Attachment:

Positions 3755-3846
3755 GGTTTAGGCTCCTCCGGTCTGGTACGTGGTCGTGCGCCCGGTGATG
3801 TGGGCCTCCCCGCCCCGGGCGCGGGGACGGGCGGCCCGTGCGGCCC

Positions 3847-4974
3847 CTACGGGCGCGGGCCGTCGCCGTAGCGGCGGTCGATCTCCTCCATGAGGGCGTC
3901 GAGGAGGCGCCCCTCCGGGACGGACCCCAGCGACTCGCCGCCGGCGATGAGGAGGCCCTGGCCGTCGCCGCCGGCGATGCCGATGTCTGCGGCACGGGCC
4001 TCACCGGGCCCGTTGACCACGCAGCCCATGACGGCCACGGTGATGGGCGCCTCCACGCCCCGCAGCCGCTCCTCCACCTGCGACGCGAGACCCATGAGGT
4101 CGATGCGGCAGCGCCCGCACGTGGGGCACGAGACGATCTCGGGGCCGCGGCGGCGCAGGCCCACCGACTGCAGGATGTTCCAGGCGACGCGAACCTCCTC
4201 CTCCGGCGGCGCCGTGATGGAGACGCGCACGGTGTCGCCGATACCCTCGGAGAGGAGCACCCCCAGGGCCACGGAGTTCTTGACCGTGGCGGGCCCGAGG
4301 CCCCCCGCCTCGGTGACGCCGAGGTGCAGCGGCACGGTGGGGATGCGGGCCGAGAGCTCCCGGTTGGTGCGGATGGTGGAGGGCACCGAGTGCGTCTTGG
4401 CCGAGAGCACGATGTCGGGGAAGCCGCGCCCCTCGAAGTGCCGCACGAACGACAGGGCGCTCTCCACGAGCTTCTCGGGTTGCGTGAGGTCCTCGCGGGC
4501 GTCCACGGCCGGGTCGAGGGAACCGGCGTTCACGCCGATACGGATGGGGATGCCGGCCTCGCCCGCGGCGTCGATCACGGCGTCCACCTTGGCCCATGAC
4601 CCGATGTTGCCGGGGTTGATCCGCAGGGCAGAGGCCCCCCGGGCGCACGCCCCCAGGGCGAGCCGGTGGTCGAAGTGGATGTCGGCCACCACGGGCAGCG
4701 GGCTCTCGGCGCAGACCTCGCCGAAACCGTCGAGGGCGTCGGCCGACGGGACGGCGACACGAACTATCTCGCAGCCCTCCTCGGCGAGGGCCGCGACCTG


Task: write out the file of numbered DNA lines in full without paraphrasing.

Positions 3755-3846
3755 GGTTTAGGCTCCTCCGGTCTGGTACGTGGTCGTGCGCCCGGTGATG
3801 TGGGCCTCCCCGCCCCGGGCGCGGGGACGGGCGGCCCGTGCGGCCC

Positions 3847-4974
3847 CTACGGGCGCGGGCCGTCGCCGTAGCGGCGGTCGATCTCCTCCATGAGGGCGTC
3901 GAGGAGGCGCCCCTCCGGGACGGACCCCAGCGACTCGCCGCCGGCGATGAGGAGGCCCTGGCCGTCGCCGCCGGCGATGCCGATGTCTGCGGCACGGGCC
4001 TCACCGGGCCCGTTGACCACGCAGCCCATGACGGCCACGGTGATGGGCGCCTCCACGCCCCGCAGCCGCTCCTCCACCTGCGACGCGAGACCCATGAGGT
4101 CGATGCGGCAGCGCCCGCACGTGGGGCACGAGACGATCTCGGGGCCGCGGCGGCGCAGGCCCACCGACTGCAGGATGTTCCAGGCGACGCGAACCTCCTC
4201 CTCCGGCGGCGCCGTGATGGAGACGCGCACGGTGTCGCCGATACCCTCGGAGAGGAGCACCCCCAGGGCCACGGAGTTCTTGACCGTGGCGGGCCCGAGG
4301 CCCCCCGCCTCGGTGACGCCGAGGTGCAGCGGCACGGTGGGGATGCGGGCCGAGAGCTCCCGGTTGGTGCGGATGGTGGAGGGCACCGAGTGCGTCTTGG
4401 CCGAGAGCACGATGTCGGGGAAGCCGCGCCCCTCGAAGTGCCGCACGAACGACAGGGCGCTCTCCACGAGCTTCTCGGGTTGCGTGAGGTCCTCGCGGGC
4501 GTCCACGGCCGGGTCGAGGGAACCGGCGTTCACGCCGATACGGATGGGGATGCCGGCCTCGCCCGCGGCGTCGATCACGGCGTCCACCTTGGCCCATGAC
4601 CCGATGTTGCCGGGGTTGATCCGCAGGGCAGAGGCCCCCCGGGCGCACGCCCCCAGGGCGAGCCGGTGGTCGAAGTGGATGTCGGCCACCACGGGCAGCG
4701 GGCTCTCGGCGCAGACCTCGCCGAAACCGTCGAGGGCGTCGGCCGACGGGACGGCGACACGAACTATCTCGCAGCCCTCCTCGGCGAGGGCCGCGACCTG